This Spike Lee film examines the life of an aspiring actress in New York. She is upset by the treatment of women in the movie industry during one of her screen tests with 'QT'. Out of work ... See full summary »
This film recounts the people and events leading up to the one of the most despicable hate-crimes during the height of the civil-rights movement, the bombing of the 16th Street Church in Birmingham, Alabama. In that attack, four little African-American girls lost their lives and a nation was simultaneously revolted, angered and galvanized to push the fight for equality and justice on. Written by
Kenneth Chisholm <firstname.lastname@example.org>
One of the victims, Denise McNair, was a friend and classmate of future Secretary of State 'Condoleeza Rice'. See more »
Wyatt Tee Walker:
So we made the decision based on several things. Fred Shuttlesworth was fearless and courageous to the point of being almost insane; miraculously surviving a bombing of his home. Had taking his wife and two children trying to integrate a school with a mob of five or six hundred folks with chains and stuff like that; just an incredible human being in my view.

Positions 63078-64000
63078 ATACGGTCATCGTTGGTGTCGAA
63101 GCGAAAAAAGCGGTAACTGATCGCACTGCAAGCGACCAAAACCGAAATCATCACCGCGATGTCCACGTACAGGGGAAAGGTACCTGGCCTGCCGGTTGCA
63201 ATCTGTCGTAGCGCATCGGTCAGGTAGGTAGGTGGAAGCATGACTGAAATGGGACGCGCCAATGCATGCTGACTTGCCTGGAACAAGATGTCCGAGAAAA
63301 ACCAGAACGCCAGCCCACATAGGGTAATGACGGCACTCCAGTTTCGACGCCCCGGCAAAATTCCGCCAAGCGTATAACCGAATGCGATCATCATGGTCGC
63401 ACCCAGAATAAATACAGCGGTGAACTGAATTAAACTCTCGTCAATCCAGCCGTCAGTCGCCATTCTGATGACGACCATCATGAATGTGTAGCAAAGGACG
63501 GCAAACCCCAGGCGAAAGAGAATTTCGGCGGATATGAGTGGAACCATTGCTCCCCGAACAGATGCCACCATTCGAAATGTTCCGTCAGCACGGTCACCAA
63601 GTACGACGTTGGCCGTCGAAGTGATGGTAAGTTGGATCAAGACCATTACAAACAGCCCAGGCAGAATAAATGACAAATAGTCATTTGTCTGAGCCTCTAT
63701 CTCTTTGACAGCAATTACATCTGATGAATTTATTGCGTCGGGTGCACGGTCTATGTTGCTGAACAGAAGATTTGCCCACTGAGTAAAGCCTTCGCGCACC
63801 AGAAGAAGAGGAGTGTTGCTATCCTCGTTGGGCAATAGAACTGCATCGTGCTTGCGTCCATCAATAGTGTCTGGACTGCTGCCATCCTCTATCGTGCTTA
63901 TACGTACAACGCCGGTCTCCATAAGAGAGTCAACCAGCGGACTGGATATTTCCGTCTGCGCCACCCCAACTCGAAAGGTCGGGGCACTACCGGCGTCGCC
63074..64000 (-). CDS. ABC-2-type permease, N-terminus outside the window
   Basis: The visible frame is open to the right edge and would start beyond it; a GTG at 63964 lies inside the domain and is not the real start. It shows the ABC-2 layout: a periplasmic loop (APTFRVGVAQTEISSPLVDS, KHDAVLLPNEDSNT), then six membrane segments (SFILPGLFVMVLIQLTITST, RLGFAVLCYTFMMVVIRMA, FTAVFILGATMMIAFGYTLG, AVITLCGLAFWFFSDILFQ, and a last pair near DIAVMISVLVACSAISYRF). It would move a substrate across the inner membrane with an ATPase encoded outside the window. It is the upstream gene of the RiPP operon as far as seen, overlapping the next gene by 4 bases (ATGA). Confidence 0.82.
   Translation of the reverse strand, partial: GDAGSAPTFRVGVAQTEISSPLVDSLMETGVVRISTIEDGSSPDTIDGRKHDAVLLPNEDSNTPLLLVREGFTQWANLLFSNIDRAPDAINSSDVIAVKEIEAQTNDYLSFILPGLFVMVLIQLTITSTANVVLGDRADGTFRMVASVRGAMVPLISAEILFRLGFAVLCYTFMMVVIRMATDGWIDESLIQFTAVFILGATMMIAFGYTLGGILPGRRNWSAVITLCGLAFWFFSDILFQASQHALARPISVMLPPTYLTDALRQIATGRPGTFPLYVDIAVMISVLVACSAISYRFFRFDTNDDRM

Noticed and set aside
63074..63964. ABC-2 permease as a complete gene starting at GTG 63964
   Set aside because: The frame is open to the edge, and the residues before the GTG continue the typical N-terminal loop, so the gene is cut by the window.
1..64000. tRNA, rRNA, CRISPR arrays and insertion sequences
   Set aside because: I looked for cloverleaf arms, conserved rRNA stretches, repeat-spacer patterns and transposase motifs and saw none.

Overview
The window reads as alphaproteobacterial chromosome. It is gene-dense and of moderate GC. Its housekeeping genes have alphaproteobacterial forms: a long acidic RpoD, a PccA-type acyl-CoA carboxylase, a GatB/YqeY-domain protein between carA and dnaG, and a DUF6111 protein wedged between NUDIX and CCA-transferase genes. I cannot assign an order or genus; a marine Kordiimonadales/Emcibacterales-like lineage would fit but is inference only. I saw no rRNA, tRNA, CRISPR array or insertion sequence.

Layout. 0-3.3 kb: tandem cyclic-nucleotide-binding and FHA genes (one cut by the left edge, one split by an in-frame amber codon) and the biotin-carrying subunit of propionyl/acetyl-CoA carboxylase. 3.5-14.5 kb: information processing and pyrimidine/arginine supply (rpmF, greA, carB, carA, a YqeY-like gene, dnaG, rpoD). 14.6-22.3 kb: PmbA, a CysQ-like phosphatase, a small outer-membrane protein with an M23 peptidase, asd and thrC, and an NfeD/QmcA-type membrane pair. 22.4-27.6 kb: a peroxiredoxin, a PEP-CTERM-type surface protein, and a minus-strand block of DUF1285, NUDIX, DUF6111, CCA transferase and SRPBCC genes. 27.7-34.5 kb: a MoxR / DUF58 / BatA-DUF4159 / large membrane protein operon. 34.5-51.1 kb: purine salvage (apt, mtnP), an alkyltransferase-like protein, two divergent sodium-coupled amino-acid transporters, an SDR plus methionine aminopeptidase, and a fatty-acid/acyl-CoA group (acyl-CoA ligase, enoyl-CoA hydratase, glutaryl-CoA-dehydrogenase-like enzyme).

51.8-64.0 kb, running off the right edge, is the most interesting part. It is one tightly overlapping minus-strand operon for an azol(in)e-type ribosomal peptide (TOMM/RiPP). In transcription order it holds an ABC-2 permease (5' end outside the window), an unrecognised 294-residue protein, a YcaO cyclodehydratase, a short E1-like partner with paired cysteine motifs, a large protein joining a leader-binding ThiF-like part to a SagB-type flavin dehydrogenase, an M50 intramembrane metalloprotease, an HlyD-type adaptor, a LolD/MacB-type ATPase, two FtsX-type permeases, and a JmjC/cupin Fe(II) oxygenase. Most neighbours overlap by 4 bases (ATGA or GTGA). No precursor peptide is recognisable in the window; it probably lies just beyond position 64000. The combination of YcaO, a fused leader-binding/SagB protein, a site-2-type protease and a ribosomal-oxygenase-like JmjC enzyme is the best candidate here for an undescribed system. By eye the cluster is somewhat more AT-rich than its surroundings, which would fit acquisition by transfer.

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A thouroughly moving, tour de force and the best thing Spike Lee has done to date
This is an incredible documentary! How it failed to win the Oscar puzzles me, although I must confess that I haven't seen the winner. Be that as it may, Spike Lee put together a moving ad compelling tribute to four innocents. The incident covered here, ironically, probably gave much needed impetus to the civil-rights movement, particularly with people in the North, a bittersweet point not lost on many of the interviewees. See this documentary! Most highly recommended!
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